Follow by Email

Tuesday, September 16, 2014


Next year:  August 29-30, 2015
Middlemarch by George Eliot

This Year:  September 13-14, 2014
The Man Without Qualities by Robert Musil

by Louise DiMattio and Jim Hall

We had great weather for the weekend to accompany the great discussions of a long, difficult novel that was very rewarding in the end. Almost uniformly, everyone wrote that it was an awful novel to read (1 on a scale of 1-5) but a 5 to discuss. That was pretty much unanimous. 

The story takes place in Austria just prior to the outbreak of World War I and concerns some upper middle class people who attempt to save Austrian “culture” and ensure peace into the future, of course this helps set the stage for the War.  "If only we didn’t have to put up with those damned Prussians."  Ulrich, the main character, to me is a narcissist who cannot come to terms with himself or anyone else for that matter, remaining detached, uninvolved on any meaningful level.  The novel is chock full of philosophical and psychological satire while making innumerable observations about public and personal relationships that seem somehow familiar.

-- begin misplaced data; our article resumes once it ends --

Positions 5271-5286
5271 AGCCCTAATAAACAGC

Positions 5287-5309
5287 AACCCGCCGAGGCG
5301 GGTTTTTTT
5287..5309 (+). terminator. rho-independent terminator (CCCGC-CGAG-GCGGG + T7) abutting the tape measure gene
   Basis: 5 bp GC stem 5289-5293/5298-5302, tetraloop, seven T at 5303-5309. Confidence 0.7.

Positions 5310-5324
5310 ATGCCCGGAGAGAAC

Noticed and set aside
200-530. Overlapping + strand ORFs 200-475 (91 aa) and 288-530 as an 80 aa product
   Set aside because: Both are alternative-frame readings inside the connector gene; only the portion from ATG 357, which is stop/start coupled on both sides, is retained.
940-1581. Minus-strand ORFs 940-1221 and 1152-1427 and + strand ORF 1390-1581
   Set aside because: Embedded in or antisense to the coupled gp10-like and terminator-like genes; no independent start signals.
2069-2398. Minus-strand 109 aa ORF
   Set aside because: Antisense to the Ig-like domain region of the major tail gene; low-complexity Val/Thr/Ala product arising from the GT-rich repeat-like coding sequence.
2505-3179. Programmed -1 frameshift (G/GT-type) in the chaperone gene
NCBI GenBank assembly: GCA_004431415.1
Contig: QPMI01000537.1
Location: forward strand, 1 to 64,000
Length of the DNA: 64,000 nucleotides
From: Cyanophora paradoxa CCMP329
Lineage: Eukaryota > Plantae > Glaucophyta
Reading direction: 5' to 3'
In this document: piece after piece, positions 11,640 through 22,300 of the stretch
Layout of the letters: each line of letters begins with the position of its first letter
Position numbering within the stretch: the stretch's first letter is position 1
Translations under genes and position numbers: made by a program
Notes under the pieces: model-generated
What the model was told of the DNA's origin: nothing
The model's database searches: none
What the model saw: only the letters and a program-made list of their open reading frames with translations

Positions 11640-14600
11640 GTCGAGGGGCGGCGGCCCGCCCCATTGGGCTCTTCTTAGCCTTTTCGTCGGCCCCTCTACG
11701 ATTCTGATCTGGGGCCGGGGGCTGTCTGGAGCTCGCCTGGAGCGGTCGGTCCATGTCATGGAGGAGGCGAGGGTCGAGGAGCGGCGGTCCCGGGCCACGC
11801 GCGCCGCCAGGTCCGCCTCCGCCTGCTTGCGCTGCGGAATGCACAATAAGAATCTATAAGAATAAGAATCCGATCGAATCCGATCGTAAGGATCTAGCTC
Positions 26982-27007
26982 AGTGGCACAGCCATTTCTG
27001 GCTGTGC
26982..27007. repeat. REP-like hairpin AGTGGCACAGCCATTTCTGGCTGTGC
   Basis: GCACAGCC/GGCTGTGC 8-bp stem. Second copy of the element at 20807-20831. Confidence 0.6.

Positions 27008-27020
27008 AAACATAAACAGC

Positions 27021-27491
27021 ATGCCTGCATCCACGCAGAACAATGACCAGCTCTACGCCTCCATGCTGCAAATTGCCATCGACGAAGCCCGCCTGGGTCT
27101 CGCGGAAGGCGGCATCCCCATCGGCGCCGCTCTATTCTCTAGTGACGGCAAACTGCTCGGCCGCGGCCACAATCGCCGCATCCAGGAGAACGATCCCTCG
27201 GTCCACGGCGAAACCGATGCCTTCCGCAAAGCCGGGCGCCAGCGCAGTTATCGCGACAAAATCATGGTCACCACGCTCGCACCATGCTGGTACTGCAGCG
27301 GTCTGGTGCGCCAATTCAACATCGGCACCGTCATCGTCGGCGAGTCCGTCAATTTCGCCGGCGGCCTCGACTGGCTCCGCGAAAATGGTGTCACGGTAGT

“In a community coursed through by energies every road leads to a worthwhile goal, provided one doesn’t hesitate or reflect too long.  Targets are short-term, but since life is short too, results are maximized, which is all people need to be happy, because the soul is formed by what you accomplish, whereas what you desire without achieving it merely warps the soul.  Happiness depends very little on what we want, but only on achieving whatever it is.  Besides, zoology teaches that a number of flawed individuals can often add up to a brilliant social unit.”  P.  27

“No one knew exactly what was in the making, nobody could have said whether it was to be a new art, a new humanity, a new morality, or perhaps a shuffling of society.  So everyone said what he pleased about it.  But everywhere people were suddenly standing up to struggle against the old order.  Everywhere the right man suddenly appeared in the right place and --- this is so important! --- enterprising men of action joined forces with enterprising men of intellect.  Talents of a kind that had previously been stifled or had never taken part in public life suddenly came to the fore.  They were as different from each other as could be, and could not have been more contradictory in their aims.”  P. 53